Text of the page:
How many cease-fires have there been in the Middle East -- or is the number too large to remember? Over the past half century, there must have been more cease-fires in the Middle East than in the rest of the world combined.
What will this latest cease-fire do? It will give Hezbollah a breather from Israeli retaliation and allow them time to get new shipments of military equipment from Iran, rebuild their military infrastructure and prepare for the next round of attacks on Israel.
Why do these phony cease-fire scenarios keep getting repeated? Because there are too many people, including many in the media, who take the corrupt windbags at the U.N. seriously -- so our political leaders have to act as if they take the U.N. seriously as well.
This is a costly charade. Among its costs are human lives. U.N. cease-fires are the ultimate in feel-good decisions made by people who pay no price for the repercussions.
No one in his right mind believes that either the Lebanese army or the U.N. "peacekeepers" will disarm Hezbollah. The track record of both is virtually a guarantee that Hezbollah will be able to resume war against Israel at whatever time and place it chooses. Most people have no idea how small Israel is -- and therefore how vulnerable every part of it is to its surrounding enemies.
New Hampshire is considered to be a small state but it is larger than Israel. So are 45 other states. Lake Erie is larger than Israel and Lake Michigan more than twice as large.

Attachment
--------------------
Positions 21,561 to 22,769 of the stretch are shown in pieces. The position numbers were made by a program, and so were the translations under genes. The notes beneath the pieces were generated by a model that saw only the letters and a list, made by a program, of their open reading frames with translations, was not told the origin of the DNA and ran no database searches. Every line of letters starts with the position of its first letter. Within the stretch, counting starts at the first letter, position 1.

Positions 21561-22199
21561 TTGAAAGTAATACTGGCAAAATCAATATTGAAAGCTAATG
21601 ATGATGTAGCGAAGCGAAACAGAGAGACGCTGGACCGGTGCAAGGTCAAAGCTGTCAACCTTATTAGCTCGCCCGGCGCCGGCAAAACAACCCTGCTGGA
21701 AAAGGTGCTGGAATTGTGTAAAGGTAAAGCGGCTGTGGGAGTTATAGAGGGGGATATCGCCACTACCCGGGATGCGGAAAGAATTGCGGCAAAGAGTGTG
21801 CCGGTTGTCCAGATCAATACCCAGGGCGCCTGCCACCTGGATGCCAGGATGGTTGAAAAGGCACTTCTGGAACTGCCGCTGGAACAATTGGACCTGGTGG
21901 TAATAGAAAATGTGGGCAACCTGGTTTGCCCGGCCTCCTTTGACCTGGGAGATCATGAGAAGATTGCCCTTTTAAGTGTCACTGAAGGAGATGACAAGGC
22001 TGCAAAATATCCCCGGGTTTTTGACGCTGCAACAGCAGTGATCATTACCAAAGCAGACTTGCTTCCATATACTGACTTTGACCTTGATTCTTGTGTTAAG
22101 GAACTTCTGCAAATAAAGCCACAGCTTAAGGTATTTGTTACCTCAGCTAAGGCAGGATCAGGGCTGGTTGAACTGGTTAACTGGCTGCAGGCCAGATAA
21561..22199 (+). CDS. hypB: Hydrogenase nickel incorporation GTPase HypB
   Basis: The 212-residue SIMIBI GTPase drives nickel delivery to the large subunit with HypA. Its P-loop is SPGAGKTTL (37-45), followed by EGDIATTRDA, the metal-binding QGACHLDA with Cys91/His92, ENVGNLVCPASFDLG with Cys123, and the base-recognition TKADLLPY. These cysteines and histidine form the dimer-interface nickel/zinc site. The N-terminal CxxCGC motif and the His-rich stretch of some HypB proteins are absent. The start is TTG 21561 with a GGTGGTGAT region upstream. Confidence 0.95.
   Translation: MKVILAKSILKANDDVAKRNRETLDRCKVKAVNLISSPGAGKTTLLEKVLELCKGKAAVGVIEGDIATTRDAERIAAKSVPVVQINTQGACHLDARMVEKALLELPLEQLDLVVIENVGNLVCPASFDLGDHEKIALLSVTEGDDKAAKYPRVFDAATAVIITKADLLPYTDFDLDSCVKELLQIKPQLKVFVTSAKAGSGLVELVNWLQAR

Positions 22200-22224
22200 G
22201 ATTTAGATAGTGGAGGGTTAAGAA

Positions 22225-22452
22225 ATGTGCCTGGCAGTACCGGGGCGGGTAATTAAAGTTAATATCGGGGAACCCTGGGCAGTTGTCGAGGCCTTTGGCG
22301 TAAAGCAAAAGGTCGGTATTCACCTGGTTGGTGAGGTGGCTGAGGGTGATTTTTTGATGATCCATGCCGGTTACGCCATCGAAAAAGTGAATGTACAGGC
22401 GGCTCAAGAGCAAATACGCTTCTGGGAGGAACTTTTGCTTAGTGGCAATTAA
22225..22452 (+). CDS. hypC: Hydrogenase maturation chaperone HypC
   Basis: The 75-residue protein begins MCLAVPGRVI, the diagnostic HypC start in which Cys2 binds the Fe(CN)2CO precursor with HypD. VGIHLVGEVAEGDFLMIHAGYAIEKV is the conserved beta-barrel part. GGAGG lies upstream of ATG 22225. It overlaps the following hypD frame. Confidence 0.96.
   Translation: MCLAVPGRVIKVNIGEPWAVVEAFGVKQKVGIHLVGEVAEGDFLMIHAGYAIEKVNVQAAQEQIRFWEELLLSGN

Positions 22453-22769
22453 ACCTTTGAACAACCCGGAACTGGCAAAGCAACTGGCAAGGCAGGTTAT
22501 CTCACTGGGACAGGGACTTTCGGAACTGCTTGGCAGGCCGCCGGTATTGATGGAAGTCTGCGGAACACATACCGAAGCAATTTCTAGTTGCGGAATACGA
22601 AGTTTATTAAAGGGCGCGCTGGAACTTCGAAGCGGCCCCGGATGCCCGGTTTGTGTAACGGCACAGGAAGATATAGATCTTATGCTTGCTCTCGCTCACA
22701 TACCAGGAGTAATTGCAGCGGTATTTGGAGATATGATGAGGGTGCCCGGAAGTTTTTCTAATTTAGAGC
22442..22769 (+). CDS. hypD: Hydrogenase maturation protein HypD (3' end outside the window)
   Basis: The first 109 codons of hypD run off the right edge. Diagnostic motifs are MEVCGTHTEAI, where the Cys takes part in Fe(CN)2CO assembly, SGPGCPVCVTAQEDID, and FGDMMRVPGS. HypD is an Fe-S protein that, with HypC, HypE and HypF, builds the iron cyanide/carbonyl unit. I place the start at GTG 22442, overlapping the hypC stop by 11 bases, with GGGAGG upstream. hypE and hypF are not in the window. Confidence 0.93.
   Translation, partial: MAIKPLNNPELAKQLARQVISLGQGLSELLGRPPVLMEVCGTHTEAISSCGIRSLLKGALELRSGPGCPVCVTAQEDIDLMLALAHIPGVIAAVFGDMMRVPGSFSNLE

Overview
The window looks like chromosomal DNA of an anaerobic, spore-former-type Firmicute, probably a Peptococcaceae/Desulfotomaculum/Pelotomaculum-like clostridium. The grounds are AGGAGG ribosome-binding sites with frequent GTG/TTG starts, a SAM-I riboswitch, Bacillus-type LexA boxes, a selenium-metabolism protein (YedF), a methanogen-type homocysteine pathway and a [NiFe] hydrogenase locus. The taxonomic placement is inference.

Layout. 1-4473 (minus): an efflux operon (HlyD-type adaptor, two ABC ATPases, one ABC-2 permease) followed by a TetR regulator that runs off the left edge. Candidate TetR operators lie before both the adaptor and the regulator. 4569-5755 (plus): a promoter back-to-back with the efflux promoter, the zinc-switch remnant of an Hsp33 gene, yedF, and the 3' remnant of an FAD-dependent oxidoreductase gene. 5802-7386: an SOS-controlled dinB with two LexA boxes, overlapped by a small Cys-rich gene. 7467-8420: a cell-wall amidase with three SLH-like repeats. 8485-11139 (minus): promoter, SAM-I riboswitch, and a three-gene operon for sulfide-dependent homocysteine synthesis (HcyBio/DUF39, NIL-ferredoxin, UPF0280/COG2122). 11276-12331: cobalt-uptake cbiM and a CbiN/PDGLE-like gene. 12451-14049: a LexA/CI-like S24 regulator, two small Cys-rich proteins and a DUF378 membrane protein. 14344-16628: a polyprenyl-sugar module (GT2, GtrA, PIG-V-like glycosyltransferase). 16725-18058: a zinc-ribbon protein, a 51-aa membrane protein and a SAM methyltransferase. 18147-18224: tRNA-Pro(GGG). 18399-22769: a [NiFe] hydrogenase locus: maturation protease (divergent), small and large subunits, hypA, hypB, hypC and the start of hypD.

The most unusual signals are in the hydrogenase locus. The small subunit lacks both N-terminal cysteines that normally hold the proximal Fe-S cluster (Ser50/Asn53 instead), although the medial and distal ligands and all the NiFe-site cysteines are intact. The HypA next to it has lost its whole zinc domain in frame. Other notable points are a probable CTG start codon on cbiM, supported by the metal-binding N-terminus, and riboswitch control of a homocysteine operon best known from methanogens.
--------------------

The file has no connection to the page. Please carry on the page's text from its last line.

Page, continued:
The Middle Eastern places we hear about are very close to one another. From Israel's capital in Jerusalem to Bethlehem in the Palestinian territory is only a fraction of the distance from Washington to Baltimore.
Most people are as uninformed about the history of the Middle East as they are about its geography. Supposedly Jews took over the Palestinians' homeland in order to create the state of Israel.
But there was no Palestinian homeland. That whole region belonged to the Ottoman Empire until the Ottoman Empire was dismembered after its defeat in the First World War.
Christians, Jews, and Muslims had all lived in Palestine for centuries. In the course of carving up the Ottoman Empire to create new nations, the British set aside a small part of it for Jews -- and after violent objections from the Arabs, stalled for years on letting this bit of land become an independent nation.
Jews lived in Palestine long before there was a state of Israel and even before there was an Ottoman Empire. In 1939, Winston Churchill commented that Jews in Palestine "made the desert bloom." The resulting prosperity of the area attracted both more Jews and more Arabs, including some Arabs whose descendants would later claim that Jews took over their country.